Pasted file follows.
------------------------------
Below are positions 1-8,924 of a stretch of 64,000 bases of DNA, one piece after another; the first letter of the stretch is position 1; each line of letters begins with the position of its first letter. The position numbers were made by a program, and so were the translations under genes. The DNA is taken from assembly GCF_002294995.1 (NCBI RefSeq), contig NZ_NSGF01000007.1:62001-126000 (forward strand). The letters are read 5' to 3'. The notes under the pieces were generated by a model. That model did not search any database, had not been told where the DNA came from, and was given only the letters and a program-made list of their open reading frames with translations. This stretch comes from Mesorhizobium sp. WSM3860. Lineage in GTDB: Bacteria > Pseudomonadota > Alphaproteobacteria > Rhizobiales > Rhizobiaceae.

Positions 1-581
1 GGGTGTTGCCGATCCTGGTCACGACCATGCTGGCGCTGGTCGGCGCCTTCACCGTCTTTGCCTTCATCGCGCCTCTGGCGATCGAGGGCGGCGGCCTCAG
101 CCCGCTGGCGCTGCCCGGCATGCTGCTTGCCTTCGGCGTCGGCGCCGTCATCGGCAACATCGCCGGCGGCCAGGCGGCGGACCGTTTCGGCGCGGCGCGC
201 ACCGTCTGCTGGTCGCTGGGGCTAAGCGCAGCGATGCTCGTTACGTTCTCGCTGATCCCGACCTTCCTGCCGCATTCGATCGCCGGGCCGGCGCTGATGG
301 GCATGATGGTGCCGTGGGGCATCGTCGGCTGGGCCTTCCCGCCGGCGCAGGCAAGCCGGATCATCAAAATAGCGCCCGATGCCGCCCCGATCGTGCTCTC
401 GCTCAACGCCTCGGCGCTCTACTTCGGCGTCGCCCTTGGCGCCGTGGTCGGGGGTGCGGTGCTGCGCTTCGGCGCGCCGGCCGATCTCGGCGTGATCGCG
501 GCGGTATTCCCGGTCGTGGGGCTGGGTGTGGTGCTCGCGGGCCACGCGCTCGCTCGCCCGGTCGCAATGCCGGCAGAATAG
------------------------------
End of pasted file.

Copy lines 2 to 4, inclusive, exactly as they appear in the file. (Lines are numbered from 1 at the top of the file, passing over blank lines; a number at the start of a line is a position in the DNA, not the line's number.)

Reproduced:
Positions 1-581
1 GGGTGTTGCCGATCCTGGTCACGACCATGCTGGCGCTGGTCGGCGCCTTCACCGTCTTTGCCTTCATCGCGCCTCTGGCGATCGAGGGCGGCGGCCTCAG
101 CCCGCTGGCGCTGCCCGGCATGCTGCTTGCCTTCGGCGTCGGCGCCGTCATCGGCAACATCGCCGGCGGCCAGGCGGCGGACCGTTTCGGCGCGGCGCGC